Deciding Authority: The Supreme Court of India
Name of the Judges: R.P. Sethi & K.G. Balakrishnan
Date of Judgement: 08/02/2002
Facts: This appeal is directed against the order passed by a learned Single Judge of the High Court of Karnataka. The appellant herein filed a complaint before the Magistrate alleging that the respondent herein had committed an offence punishable under Section 138 of the Negotiable Instruments Act, 1881 [for short, “the Act”]. The appellant alleged that he and his two friends had advanced a sum of Rs.7.5 lakhs to the respondent about four years back to enable him to start a petrol pump and that the respondent did not pay back the said amount despite repeated demands and finally at the request of the appellant, on 30.3.1998 the respondent issued a cheque in favour of the appellant. The appellant presented the cheque for payment, but the cheque was dishonoured by the bank for the reason “Account closed”. Thereafter, the appellant issued a statutory demand notice and as the respondent failed to pay the amount, a complaint was filed before the Magistrate by the appellant. In the complaint, it was alleged that the appellant and his two friends advanced the said sum of Rs. 7.5 lakhs to the respondent about four years prior to the date of issue of the cheque by the respondent. The learned Magistrate issued summons to the respondent. The respondent filed a Criminal Revision before the IInd Addl. Sessions Judge, Mysore, alleging that the complaint was not maintainable as the amount advanced by the appellant to him was about four years prior to the date of issue of the cheque, and in view of the ’Explanation’ appended to Section 138 of the Act, there was no legally enforceable debt or liability as against the respondent. The Addl. Sessions Judge accepted this plea and held that even on the basis of the averments in the complaint and the sworn statement of the complainant, the alleged borrowing was four years prior to the issuance of the cheque and hence that debt was not legally enforceable in view of the bar of limitation and, therefore, the Magistrate was in error in taking cognizance of the alleged offence under Section 138 of the Act. As a result, the Addl. Sessions Judge quashed the entire proceedings and aggrieved thereby, the appellant filed a Criminal Revision before the High Court of Karnataka but the learned Single Judge upheld the view of the Addl. Sessions Judge. The appeal has now come up before this Court.
Judgement: The Court is of the view that the learned Sessions Judge and the learned Single Judge of the High Court were clearly in error in quashing the complaint proceedings. Under Section 118 of the Act, there is a presumption that until the contrary is proved, every negotiable instrument was drawn for consideration. Even under Section 139 of the Act, it is specifically stated that it shall be presumed, unless the contrary is proved, that the holder of a cheque received the cheque of the nature referred to in Section 138 for discharge, in whole or in part, of any debt or other liability. It is also pertinent to note that under sub-section (3) of Section 25 of the Indian Contract Act, 1872, a promise, made in writing and signed by the person to be charged therewith, or by his agent generally or specially authorized in that behalf, to pay wholly or in part a debt of which the creditor might have enforced payment but for the law for the limitation of suits, is a valid contract. Moreover, in the instant, the appellant has submitted before the Court that the respondent, in his balance sheet prepared for every year subsequent to the loan advanced by the appellant, had shown the amount as deposits from friends. A copy of the balance sheet as on 31st March 1997 is also produced before the Court. If the amount borrowed by the respondent is shown in the balance sheet, it may amount to acknowledgement and the creditor might have a fresh period of limitation from the date on which the acknowledgement was made. However, the Court does not express any final opinion on all these aspects, as these are matters to be agitated before the Magistrate by way of defence of the respondent. This is not a case where the cheque was drawn in respect of a debt or liability, which was completely barred from being enforced under law. If for example, the cheque was drawn in respect of a debt or liability payable under a wagering contract, it could have been said that that debt or liability is not legally enforceable as it is a claim, which is prohibited under law. This case is not a case of that type. But this Court is certain that at this stage of the proceedings, to say that the cheque drawn by the respondent was in respect of a debt or liability, which was not legally enforceable, was clearly illegal and erroneous.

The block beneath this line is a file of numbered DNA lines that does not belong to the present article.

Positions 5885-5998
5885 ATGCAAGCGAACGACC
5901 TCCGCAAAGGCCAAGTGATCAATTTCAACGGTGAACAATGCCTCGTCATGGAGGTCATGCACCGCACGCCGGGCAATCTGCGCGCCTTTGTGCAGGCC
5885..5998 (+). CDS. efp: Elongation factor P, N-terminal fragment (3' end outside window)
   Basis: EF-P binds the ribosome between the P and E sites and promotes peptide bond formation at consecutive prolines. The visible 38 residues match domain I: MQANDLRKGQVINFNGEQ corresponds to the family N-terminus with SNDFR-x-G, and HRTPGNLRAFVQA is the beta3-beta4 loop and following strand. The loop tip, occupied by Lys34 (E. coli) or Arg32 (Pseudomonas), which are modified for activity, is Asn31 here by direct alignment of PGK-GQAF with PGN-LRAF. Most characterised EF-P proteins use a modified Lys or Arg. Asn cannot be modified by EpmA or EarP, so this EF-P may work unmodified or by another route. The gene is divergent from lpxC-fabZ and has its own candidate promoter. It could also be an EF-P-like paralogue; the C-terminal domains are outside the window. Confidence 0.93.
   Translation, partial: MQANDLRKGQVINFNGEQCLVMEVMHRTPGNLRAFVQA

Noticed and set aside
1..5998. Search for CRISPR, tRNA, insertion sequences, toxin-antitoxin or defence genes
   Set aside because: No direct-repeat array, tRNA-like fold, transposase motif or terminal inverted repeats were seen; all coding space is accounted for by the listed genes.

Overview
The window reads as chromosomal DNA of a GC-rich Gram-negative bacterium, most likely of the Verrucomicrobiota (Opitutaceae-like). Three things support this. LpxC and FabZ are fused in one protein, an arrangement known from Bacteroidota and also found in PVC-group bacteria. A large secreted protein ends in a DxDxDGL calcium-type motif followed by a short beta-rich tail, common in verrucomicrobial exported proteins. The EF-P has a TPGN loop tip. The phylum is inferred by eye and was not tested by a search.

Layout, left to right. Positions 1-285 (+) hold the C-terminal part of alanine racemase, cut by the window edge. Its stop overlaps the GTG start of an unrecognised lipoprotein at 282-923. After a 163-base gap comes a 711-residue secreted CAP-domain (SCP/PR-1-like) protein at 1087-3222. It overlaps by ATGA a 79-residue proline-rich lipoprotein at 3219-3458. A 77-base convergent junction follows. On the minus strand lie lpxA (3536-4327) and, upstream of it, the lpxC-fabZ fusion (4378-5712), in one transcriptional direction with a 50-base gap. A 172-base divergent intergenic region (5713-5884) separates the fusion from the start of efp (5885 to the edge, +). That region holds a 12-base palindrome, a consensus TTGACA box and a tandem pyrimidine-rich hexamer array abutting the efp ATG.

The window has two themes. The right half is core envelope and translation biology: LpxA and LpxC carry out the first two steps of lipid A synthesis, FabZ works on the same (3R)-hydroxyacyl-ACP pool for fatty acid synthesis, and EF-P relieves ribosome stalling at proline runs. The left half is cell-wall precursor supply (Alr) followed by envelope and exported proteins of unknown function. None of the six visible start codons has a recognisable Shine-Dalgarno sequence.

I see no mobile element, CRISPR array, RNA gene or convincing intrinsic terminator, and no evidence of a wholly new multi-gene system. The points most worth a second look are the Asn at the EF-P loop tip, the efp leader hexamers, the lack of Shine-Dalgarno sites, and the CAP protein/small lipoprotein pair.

The appeal is allowed and remanded the matter to the Magistrate to proceed with the complaint in accordance with law.
Sudipta Bhowmick, 4th Year, B.A. LL.B., School of Law, KIIT University